Nobody, and I mean nobody, works for free.
This is an extremely important principle when it comes to leading a non-profit organization (like a church).
One of the ways pastors hurt themselves and the church is by ignoring this principle. They operate under the illusion that they are leading “volunteers” who do what they do simply out of the goodness of their heart.
That is only partially true. Like newly-weds trying to “live off love”, a pastor who thinks his volunteers “work for free” is fooling himself.
Eventually, newly-weds have to get a real job, and eventually pastors have to figure out how to pay their “volunteers.”
Now don’t confuse “pay” with money. Volunteers understand that volunteering involves working gratis. But they signed up to work for free because they believe that what they do matters and will be worth the sacrifice and commitment.
Pastor, that is your job—to make it worth it.
What does this look like?
Here’s a few ideas:
- Pastor, your TIME = pay. Giving your volunteer’s direct access to you is the number one thing you must do. (Don’t have “walls” between you and your volunteers. Answer their calls, get them on your calendar, and make yourself available to them when they need you.)
- A weekly walk-through with a lavish outpouring of atta-boys, thanks, and hugs is huge.
- Regular and intentional public statements and acts of appreciation is pay (Volunteer Appreciation Day, etc.).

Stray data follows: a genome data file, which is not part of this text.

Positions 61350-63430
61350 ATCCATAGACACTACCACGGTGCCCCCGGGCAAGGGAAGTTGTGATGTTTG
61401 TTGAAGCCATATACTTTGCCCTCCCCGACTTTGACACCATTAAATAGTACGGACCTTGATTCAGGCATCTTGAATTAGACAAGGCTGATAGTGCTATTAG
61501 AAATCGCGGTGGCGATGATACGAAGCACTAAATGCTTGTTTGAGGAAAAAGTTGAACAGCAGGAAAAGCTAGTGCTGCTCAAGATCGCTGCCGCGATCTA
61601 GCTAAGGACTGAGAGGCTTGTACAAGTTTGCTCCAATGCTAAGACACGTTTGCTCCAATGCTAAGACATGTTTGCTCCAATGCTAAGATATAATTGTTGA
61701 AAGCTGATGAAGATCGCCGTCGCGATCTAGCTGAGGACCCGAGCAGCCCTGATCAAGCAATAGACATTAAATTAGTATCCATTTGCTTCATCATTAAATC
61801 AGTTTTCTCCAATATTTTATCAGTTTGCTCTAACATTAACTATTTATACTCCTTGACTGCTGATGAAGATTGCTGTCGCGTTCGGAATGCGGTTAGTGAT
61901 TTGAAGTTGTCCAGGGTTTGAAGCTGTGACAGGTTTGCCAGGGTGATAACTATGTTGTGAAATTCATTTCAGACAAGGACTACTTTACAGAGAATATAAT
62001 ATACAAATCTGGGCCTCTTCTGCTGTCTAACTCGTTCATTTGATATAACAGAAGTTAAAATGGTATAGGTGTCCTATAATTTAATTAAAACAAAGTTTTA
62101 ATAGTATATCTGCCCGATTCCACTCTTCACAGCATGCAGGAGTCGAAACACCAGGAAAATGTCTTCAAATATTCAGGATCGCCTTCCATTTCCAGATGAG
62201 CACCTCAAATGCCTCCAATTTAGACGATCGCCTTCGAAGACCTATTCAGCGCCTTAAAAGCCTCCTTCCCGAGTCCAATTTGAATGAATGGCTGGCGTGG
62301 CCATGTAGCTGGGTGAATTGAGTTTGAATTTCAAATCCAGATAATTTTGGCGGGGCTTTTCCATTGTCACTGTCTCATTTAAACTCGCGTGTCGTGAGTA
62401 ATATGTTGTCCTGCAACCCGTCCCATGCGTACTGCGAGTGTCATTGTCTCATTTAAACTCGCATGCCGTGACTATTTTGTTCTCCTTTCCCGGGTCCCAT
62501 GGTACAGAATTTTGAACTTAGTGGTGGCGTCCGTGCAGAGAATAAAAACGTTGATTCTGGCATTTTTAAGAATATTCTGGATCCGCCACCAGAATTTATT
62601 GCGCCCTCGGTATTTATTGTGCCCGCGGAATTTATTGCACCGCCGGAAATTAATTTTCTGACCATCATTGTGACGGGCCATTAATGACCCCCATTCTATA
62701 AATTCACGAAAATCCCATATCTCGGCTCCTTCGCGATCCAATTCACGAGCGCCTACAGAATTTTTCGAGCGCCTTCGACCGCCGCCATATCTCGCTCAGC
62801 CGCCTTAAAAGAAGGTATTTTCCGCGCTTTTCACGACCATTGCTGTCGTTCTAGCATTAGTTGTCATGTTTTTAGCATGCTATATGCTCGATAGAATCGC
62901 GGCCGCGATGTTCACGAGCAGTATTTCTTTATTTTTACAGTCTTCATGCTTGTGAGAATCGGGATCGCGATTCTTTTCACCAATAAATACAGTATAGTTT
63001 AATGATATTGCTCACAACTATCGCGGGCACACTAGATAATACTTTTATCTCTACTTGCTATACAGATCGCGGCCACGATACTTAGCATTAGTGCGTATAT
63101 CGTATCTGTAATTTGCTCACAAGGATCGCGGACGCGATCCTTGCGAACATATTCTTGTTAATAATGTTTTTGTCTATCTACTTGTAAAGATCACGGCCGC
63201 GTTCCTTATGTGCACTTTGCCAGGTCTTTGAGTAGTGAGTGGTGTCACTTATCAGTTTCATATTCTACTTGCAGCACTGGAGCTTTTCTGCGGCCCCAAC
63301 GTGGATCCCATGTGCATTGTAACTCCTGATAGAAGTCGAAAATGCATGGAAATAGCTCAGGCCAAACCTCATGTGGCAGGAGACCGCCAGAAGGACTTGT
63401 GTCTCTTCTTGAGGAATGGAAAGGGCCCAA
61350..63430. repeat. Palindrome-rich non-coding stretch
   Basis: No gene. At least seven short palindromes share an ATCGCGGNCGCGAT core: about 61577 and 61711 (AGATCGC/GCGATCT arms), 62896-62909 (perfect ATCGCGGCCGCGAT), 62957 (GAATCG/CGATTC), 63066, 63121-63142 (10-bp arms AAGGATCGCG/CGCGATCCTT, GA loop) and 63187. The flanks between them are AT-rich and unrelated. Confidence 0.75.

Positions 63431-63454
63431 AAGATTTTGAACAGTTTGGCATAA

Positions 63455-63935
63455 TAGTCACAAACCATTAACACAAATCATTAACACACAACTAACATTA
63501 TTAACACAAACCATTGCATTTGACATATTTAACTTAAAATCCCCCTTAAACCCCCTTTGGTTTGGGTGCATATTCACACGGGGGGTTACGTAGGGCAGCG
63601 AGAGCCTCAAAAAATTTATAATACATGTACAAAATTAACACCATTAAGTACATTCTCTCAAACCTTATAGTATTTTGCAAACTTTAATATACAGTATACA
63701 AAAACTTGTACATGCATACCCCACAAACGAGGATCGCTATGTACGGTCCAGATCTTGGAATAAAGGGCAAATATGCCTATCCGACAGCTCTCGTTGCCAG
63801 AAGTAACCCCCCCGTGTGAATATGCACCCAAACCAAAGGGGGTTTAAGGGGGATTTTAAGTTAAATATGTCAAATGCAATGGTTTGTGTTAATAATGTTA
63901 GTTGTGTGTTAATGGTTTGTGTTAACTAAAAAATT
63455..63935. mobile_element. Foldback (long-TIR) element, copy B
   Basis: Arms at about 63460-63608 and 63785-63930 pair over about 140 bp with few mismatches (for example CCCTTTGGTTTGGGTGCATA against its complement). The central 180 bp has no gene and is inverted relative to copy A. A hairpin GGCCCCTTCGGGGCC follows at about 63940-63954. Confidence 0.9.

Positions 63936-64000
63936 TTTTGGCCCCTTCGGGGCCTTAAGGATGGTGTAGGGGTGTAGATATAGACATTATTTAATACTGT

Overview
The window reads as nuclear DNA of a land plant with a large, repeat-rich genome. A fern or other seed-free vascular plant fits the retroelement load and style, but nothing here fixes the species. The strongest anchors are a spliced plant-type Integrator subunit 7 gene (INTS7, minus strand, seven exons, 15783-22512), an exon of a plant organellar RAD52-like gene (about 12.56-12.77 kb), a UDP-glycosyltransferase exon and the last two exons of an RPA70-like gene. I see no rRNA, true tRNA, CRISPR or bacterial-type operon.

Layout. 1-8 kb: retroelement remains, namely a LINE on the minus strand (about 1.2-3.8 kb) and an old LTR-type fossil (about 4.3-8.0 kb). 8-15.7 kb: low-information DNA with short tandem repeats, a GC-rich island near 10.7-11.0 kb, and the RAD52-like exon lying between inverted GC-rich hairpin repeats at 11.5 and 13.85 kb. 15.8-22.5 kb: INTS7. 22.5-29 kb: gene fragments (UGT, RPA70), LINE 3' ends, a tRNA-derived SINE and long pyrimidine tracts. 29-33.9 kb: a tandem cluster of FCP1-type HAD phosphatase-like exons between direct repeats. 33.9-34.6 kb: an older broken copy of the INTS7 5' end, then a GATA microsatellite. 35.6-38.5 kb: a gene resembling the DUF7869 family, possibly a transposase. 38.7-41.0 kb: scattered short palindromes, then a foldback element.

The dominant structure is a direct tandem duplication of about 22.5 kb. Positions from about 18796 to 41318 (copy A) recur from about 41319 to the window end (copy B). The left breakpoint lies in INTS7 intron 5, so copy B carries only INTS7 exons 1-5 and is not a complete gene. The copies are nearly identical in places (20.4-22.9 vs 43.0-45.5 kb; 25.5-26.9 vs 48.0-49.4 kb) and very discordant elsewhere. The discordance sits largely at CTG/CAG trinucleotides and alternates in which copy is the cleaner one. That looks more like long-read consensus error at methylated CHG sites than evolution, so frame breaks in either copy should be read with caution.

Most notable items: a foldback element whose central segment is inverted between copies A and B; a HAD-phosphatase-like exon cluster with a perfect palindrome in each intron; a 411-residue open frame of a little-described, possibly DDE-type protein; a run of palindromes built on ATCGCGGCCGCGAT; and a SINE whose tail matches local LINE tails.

- Providing training and resources is pay (and it is important that you are personally involved in this).
- Dropping in on their events is pay.
- Showing interest in their lives is pay (remembering birthdays, anniversaries, special needs, etc.)
- Constantly and repeatedly explaining why what they do matters and how it fits into the mission of the church is pay.
And here’s three other things:
- Just like in the business world, the greater the responsibility given and the more strategic the job, the greater the “pay” should be.
- And if you are fortune to have “paid” staff, remember, money is never enough, your staff also needs this kind of “pay”.
- And if you are one of those special volunteers that no church can succeed without, remember, your pastor also needs this kind of “pay” too. Pay him or her well!
The ONE THING for today: Pastor, you may be leading a mostly “volunteer organization” but, whatever you do, don’t confuse volunteering with working for free. Nobody works well or for long for free (that’s called slavery). Pay your volunteers well; make this one of your top priorities and watch your church improve and flourish.